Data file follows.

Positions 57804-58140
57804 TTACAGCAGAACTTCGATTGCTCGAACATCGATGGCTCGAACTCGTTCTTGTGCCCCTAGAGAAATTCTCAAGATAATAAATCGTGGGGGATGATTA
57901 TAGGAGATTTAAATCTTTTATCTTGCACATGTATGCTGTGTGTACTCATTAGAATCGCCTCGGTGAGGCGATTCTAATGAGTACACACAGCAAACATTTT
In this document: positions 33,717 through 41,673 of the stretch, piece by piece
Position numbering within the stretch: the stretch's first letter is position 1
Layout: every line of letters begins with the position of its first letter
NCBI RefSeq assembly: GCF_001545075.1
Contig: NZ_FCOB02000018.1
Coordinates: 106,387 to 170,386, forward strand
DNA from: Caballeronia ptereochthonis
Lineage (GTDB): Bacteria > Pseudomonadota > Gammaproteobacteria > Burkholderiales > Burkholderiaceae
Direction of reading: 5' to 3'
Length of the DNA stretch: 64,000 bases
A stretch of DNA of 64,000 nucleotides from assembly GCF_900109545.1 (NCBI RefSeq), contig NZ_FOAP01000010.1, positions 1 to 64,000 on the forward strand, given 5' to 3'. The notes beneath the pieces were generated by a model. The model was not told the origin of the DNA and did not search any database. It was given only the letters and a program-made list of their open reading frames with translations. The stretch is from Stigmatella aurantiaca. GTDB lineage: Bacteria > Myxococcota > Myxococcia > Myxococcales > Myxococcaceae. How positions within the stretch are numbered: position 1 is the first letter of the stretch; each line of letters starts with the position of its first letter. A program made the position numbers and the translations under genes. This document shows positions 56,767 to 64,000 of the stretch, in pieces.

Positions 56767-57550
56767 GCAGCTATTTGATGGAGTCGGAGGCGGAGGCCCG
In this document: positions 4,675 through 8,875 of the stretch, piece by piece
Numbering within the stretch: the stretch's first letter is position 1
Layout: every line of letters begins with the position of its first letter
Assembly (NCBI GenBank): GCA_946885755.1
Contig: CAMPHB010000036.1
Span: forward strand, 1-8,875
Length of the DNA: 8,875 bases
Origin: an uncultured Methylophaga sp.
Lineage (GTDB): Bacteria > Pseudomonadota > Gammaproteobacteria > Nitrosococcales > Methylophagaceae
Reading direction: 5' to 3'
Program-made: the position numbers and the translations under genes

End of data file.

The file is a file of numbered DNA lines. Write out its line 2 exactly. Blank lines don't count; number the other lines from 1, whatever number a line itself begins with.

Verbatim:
57804 TTACAGCAGAACTTCGATTGCTCGAACATCGATGGCTCGAACTCGTTCTTGTGCCCCTAGAGAAATTCTCAAGATAATAAATCGTGGGGGATGATTA